Darkness. Whatever the children truly are, however many aeons ahead of us they are in terms of scientific advancement, they are dependent on the sun. It was logical to fight them using darkness. And so we did: high-refraction aerosols, insulated suits, night-time raids, smoke screens across a hundred kilometers. Blowing up the collector arrays to try to starve them out, yes. But not this.
Hell, not this.
They’re not even coordinating, they’re not even hitting the solar arrays at all. They’re just bombing the cities, our own cities. I don’t think it can even be called a government anymore. Maybe it’s not even the warlords. It’s the staff of those places, I’m telling you. Months, years now of mental pressure and isolation. They’re finally snapping.
And it’s not even working, hell! Did you see the video from yesterday? From Chicago? It’s incredible. Four of them standing right at ground zero, just soaking it in. And it almost makes sense if you think about their past behavior, almost, until you remember the sun, remember the Earth’s -
No, you can’t see them clearly. Just shadows, since they’d switched into their absorption metabolism.
You know what’s funny? My grandfather had a bomb shelter.

                There was… I was crying because of the… because my foot hit something. My foot hit it.
                Yes, outside their door. You… know, then. Yeah… yeah, I was the one who found it.
                They didn’t even bother hiding him, hiding their… never even a name. Right outside their door.
                … … …
                Sorry, I’m sorry. Hoo. I’m sorry, I’m ok now. I’m ok. Yeah, I’ll tell you.
                I don’t bother with socks now in my sandals. Got used to the cold down here, even when the radiator grid fails. I almost stubbed my toe on it, except it was so soft. Soft and small and cold. One touch of my toe and I knew what it –he was. I don’t know why I bent down to feel it.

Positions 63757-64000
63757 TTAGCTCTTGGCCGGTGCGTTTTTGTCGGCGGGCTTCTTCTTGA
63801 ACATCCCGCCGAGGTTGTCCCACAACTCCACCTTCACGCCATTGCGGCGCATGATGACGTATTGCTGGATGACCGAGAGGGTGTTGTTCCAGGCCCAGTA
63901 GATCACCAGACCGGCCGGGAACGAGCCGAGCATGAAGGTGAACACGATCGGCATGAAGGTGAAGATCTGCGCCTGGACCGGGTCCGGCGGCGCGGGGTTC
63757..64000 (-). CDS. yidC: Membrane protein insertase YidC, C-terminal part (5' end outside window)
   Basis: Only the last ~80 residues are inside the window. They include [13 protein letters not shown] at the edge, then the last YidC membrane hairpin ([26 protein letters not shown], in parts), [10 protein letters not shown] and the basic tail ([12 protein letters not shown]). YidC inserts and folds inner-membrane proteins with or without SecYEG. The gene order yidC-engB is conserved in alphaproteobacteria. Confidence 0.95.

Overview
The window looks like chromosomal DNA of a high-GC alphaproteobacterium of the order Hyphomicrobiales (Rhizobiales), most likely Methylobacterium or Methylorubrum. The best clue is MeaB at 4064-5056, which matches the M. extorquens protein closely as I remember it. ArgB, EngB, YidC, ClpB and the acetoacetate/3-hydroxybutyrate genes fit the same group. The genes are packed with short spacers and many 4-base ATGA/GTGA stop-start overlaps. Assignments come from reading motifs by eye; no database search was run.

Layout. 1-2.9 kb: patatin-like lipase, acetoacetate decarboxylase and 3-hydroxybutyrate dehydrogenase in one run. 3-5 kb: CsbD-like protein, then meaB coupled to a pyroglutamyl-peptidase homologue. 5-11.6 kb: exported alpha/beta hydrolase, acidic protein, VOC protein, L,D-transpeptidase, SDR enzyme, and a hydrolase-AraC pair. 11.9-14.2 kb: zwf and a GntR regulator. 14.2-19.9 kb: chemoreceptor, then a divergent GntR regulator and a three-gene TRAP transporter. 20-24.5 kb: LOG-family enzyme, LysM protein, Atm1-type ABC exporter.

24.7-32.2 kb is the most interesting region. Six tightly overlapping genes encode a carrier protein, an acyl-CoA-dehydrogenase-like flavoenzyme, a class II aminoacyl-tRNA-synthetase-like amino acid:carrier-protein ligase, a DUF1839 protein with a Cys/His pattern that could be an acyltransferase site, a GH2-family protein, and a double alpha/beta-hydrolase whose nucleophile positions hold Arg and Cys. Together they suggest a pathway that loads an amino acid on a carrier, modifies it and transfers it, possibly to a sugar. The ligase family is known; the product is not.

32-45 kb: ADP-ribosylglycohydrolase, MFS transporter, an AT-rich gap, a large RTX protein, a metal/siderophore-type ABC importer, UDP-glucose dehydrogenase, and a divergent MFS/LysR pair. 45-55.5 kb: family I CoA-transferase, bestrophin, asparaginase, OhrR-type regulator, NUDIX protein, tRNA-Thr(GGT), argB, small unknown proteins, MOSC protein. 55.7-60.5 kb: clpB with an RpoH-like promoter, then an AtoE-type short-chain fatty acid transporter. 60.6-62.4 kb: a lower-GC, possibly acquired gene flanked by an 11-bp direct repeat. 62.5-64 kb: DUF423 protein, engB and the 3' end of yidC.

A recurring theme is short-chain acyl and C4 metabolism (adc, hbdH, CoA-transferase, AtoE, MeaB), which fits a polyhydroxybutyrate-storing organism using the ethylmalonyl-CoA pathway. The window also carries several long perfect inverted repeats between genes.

Their door opened and I smelled both their breaths above me while I was crouching down there over it, like a, like some animal at their garbage. The twenty-seven suns were all dancing so I was probably crying already. Can’t remember. He couldn’t say anything. Just swallowed. She whispered “it’s not crying anymore” and they closed the door again.
                He wasn’t even a terat like the others! Do you understand? It’s the only reason I didn’t take him in earlier. Didn’t think I had to. He wasn’t a terat. They were never up in the dust, never near a stairway, neither of them. Their chromosomes or whatever are perfect. He was perfect, like his sister. Ten fingers, ten toes, but not listless like her. Not just eating and rolling in his crib. I’d touched him before. I’d held him so many times whenever they asked for help, whenever I could help. They say he cried too much, but he always went quiet when I talked to him up close and blessed him, he’d touch my face trying to see me through the dark. Like I saw his bony little face with my fingers past the suns of the first dawn, I’d bend down and he’d see my face with his ten perfect little fingers through the dark. Oh, God!